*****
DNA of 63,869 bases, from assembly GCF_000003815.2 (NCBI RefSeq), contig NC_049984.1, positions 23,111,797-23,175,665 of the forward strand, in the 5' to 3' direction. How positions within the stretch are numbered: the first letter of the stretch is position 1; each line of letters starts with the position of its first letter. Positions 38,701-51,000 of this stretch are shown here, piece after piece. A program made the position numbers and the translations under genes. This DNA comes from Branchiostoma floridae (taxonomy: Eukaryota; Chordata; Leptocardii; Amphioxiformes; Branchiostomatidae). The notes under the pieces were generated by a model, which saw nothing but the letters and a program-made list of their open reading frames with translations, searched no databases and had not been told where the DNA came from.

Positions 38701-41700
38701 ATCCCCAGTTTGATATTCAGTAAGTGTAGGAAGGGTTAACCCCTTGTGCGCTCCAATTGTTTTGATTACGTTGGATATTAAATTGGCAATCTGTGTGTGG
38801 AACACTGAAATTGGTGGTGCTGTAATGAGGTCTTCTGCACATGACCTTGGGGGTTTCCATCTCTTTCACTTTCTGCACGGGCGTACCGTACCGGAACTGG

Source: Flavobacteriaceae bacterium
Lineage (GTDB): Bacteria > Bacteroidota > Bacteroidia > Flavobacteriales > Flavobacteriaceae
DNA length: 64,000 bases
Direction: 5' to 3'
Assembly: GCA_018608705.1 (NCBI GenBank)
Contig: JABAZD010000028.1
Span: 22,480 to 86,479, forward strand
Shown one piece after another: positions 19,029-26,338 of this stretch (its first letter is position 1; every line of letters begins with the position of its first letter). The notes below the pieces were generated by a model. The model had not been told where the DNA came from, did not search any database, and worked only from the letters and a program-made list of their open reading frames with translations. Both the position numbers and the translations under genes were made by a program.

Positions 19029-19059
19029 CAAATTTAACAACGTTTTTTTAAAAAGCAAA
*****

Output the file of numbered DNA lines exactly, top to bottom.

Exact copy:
DNA of 63,869 bases, from assembly GCF_000003815.2 (NCBI RefSeq), contig NC_049984.1, positions 23,111,797-23,175,665 of the forward strand, in the 5' to 3' direction. How positions within the stretch are numbered: the first letter of the stretch is position 1; each line of letters starts with the position of its first letter. Positions 38,701-51,000 of this stretch are shown here, piece after piece. A program made the position numbers and the translations under genes. This DNA comes from Branchiostoma floridae (taxonomy: Eukaryota; Chordata; Leptocardii; Amphioxiformes; Branchiostomatidae). The notes under the pieces were generated by a model, which saw nothing but the letters and a program-made list of their open reading frames with translations, searched no databases and had not been told where the DNA came from.

Positions 38701-41700
38701 ATCCCCAGTTTGATATTCAGTAAGTGTAGGAAGGGTTAACCCCTTGTGCGCTCCAATTGTTTTGATTACGTTGGATATTAAATTGGCAATCTGTGTGTGG
38801 AACACTGAAATTGGTGGTGCTGTAATGAGGTCTTCTGCACATGACCTTGGGGGTTTCCATCTCTTTCACTTTCTGCACGGGCGTACCGTACCGGAACTGG

Source: Flavobacteriaceae bacterium
Lineage (GTDB): Bacteria > Bacteroidota > Bacteroidia > Flavobacteriales > Flavobacteriaceae
DNA length: 64,000 bases
Direction: 5' to 3'
Assembly: GCA_018608705.1 (NCBI GenBank)
Contig: JABAZD010000028.1
Span: 22,480 to 86,479, forward strand
Shown one piece after another: positions 19,029-26,338 of this stretch (its first letter is position 1; every line of letters begins with the position of its first letter). The notes below the pieces were generated by a model. The model had not been told where the DNA came from, did not search any database, and worked only from the letters and a program-made list of their open reading frames with translations. Both the position numbers and the translations under genes were made by a program.

Positions 19029-19059
19029 CAAATTTAACAACGTTTTTTTAAAAAGCAAA